“You are the stupidest Fox I ever heard of,” scolded Granny.
“I’m no more stupid than you are!” retorted Reddy in the most impudent way.
“What’s that?” demanded Granny. “What’s that you said?”
“I said I’m no more stupid than you are, and what is more, I hope I’m not so stupid. I know better than to take a nap in broad daylight right under the very nose of Farmer Brown’s boy.” Reddy grinned in the most impudent way as he said this.
Granny’s eyes snapped. Then things happened. Reddy was cuffed this way and cuffed that way and cuffed the other way until it seemed to him that the air was full of black paws, every one of which landed on his head or face with a sting that made him whimper and put his tail between his legs, and finally howl.
“There!” cried Granny, when at last she had to stop because she was quite out of breath. “Perhaps that will teach you to be respectful to your elders. I was careless and stupid, and I am perfectly ready to admit it, because it has taught me a lesson. Wisdom often is gained through mistakes, but never when one is not willing to admit the mistakes. No Fox lives long who makes the same mistake twice. And those who are impudent to their elders come to no good end. I’ve got a fat goose hidden away for dinner, but you will get none of it.”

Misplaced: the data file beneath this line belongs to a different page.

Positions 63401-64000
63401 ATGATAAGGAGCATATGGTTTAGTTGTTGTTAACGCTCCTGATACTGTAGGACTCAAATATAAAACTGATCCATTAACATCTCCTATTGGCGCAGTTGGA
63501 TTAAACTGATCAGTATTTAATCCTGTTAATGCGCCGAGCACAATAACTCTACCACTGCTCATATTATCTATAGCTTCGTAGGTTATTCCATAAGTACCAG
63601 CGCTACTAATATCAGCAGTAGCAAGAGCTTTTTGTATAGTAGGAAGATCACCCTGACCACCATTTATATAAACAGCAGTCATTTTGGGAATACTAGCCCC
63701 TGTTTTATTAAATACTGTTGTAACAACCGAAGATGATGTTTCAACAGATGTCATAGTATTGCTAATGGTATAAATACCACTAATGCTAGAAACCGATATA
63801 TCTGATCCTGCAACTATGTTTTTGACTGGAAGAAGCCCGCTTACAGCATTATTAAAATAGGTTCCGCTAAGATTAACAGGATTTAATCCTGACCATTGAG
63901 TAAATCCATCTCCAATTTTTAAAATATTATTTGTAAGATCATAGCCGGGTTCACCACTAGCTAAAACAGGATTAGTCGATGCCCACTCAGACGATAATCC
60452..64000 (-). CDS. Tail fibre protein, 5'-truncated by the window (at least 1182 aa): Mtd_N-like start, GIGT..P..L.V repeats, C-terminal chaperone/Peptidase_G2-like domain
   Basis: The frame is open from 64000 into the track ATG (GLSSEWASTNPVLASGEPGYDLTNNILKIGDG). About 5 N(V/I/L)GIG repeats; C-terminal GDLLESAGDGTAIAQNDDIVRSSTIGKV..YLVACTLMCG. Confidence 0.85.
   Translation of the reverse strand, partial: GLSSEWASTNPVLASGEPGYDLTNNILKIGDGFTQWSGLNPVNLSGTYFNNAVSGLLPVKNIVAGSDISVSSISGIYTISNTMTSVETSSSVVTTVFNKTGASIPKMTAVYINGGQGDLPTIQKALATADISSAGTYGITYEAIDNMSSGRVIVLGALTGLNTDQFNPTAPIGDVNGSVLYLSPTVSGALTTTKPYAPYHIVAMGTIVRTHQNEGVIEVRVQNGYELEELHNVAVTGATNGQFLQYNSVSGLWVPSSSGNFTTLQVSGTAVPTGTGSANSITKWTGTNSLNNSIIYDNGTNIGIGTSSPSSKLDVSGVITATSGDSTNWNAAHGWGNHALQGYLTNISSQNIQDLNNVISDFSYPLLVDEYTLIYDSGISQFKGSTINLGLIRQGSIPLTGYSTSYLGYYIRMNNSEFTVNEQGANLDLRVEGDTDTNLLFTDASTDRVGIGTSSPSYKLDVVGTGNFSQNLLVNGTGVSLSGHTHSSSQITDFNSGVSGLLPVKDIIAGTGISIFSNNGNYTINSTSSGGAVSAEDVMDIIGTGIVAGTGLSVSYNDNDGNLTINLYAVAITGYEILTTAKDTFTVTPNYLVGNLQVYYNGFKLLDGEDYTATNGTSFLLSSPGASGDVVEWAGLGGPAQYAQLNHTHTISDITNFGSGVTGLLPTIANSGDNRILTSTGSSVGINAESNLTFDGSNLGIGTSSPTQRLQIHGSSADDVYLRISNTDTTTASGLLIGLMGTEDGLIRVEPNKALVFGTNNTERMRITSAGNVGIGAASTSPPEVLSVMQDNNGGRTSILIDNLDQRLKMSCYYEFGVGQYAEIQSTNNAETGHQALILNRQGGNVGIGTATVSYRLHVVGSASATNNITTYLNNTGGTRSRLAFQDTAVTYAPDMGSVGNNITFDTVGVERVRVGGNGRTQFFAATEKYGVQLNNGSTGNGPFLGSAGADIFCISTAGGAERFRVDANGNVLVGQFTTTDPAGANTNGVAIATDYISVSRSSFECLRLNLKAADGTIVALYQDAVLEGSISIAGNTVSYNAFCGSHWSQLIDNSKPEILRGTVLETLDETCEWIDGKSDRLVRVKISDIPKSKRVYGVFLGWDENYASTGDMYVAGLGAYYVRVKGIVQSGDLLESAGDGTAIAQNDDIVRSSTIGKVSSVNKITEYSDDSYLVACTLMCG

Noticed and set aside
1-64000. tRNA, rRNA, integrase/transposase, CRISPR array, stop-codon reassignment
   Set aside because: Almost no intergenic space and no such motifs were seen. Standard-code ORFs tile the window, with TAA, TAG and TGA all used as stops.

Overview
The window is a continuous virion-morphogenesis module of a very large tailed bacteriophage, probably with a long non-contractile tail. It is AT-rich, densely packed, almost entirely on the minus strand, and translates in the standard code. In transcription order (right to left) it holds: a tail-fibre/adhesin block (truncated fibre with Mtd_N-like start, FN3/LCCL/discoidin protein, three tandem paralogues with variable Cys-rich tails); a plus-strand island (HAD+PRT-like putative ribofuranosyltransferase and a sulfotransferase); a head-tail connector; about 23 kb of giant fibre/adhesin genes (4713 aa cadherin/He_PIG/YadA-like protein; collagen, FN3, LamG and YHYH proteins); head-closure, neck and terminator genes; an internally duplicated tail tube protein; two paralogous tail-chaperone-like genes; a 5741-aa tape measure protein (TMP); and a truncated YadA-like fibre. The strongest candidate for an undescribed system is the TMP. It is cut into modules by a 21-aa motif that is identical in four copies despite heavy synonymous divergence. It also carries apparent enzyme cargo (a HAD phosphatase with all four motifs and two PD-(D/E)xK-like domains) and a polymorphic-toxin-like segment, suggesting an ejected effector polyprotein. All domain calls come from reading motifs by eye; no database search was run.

“I — I wish I’d never heard of Granny’s mistake,” whined Reddy to himself as he crept dinnerless to bed.
“You ought to wish that you hadn’t been impudent,” whispered a small voice down inside him.
CHAPTER XI: After The Storm
The joys and the sunshine that make
The worries and troubles that makes us sad
Must come to an end; so why complain
Of too little sun or too much rain?
— Old Granny Fox.
The thing to do is to make the most of the sunshine while it lasts, and when it rains to look forward to the corning of the sun again, knowing that conic it surely will. A dreadful storm was keeping the little people of the Green Forest, the Green Meadows, and the Old Orchard prisoners in their own homes or in such places of shelter as they had been able to find.
But it couldn’t last forever, and they knew it. Knowing this was all that kept some of them alive.
You see, they were starving. Yes, Sir, they were starving. You and I would be very hungry, very hungry indeed, if we had to go without food for two whole days, but if we were snug and warm it wouldn’t do us any real harm. With the little wild friends, especially the little feathered folks, it is a very different matter. You see, they are naturally so active that they have to fill their stomachs very often in order to supply their little bodies with heat and energy. So when their food supply is wholly cut off, they starve or else freeze to death in a very short time. A great many little lives are ended this way in every long, hard winter storm.